Visit to Hiroshima by U.S. President said difficult to realize next month

by Kohei Okata, Staff Writer

At a regular news conference on October 8, Chief Cabinet Secretary Hirofumi Hirano announced that in view of the tight schedule it would be difficult for U.S. President Barack Obama to visit the A-bombed cities of Hiroshima and Nagasaki when he visits Japan for the first time on November 12 and 13.

On September 24, Japanese Prime Minister Yukio Hatoyama voiced an appeal at the United Nations Security Council Summit in New York, which was attended by Mr. Obama: "I would like to encourage all leaders of the world to visit Hiroshima and Nagasaki and absorb with their own eyes and ears the cruelty of nuclear weapons."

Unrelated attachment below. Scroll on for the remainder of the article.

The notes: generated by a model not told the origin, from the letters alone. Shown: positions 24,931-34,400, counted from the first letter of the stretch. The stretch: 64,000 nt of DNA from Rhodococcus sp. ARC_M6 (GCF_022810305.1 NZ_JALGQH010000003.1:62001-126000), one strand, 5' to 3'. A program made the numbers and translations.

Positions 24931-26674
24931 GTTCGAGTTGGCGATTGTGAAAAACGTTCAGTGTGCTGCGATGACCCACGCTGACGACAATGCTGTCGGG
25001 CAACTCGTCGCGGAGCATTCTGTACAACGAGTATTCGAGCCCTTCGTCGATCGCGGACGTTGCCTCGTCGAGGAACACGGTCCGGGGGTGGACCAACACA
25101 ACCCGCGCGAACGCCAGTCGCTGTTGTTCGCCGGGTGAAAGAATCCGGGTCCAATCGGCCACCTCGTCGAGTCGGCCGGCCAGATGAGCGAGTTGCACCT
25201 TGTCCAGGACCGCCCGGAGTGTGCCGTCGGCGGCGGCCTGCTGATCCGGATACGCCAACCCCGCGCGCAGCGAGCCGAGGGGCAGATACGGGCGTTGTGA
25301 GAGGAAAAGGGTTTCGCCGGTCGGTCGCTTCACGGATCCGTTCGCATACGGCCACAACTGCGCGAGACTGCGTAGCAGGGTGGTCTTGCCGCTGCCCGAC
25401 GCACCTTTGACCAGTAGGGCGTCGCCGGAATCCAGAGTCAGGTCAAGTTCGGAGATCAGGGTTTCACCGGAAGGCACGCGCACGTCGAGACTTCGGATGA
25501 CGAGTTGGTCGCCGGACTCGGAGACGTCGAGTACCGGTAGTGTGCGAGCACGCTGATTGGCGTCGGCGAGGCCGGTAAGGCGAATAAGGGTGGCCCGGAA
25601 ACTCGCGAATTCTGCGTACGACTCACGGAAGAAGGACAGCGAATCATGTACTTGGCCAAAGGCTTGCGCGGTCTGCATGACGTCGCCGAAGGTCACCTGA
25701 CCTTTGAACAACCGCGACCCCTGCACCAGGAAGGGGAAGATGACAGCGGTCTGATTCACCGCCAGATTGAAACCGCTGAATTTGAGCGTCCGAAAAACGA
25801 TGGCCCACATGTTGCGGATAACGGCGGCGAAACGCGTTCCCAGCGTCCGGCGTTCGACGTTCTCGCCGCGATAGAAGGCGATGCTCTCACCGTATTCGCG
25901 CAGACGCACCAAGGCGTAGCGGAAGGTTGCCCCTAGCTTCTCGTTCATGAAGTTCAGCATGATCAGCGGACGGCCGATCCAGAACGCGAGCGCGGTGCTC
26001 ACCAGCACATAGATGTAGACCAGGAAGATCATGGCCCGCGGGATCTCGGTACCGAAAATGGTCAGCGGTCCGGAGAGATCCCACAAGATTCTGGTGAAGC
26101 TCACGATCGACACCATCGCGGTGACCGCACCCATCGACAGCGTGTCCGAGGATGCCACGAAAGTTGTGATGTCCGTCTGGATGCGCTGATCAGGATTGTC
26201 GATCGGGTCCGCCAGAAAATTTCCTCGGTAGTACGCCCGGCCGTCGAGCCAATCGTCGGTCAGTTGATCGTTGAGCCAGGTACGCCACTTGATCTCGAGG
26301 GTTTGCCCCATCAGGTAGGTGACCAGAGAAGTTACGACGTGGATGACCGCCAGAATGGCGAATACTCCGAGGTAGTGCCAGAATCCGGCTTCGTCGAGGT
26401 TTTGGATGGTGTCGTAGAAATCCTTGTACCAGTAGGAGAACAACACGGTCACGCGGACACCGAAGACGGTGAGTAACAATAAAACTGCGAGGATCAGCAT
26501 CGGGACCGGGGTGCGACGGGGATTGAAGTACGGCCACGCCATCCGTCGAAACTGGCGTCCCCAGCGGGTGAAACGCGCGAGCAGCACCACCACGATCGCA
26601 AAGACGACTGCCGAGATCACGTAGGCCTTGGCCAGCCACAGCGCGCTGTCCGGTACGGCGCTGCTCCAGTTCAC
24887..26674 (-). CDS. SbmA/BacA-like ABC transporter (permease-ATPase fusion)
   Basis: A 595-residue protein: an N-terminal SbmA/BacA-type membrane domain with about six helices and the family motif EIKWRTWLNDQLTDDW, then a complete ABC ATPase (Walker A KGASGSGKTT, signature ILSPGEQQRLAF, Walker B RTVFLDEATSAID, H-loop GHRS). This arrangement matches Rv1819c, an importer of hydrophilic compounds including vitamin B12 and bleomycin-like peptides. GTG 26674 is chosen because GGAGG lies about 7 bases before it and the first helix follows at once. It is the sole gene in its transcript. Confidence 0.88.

Notwithstanding this appeal, Mr. Hirano was pessimistic about a visit to Hiroshima and Nagasaki during the president's first visit to Japan, saying, "Because of the tight schedule, it will be difficult to arrange a visit to the A-bombed cities." He did express hope for a future visit, saying, "I think the president will surely visit the A-bombed cities when he can stay a little longer in Japan."

The cities of Hiroshima and Nagasaki have repeatedly called on the United States to send President Obama, who has advocated "a world without nuclear weapons," to the A-bombed cities. However, there remain persistent opinions in support of the atomic bombings in the United States. At present, there is no prospect that the president will visit the A-bombed cities.

(Originally published on October 9, 2009)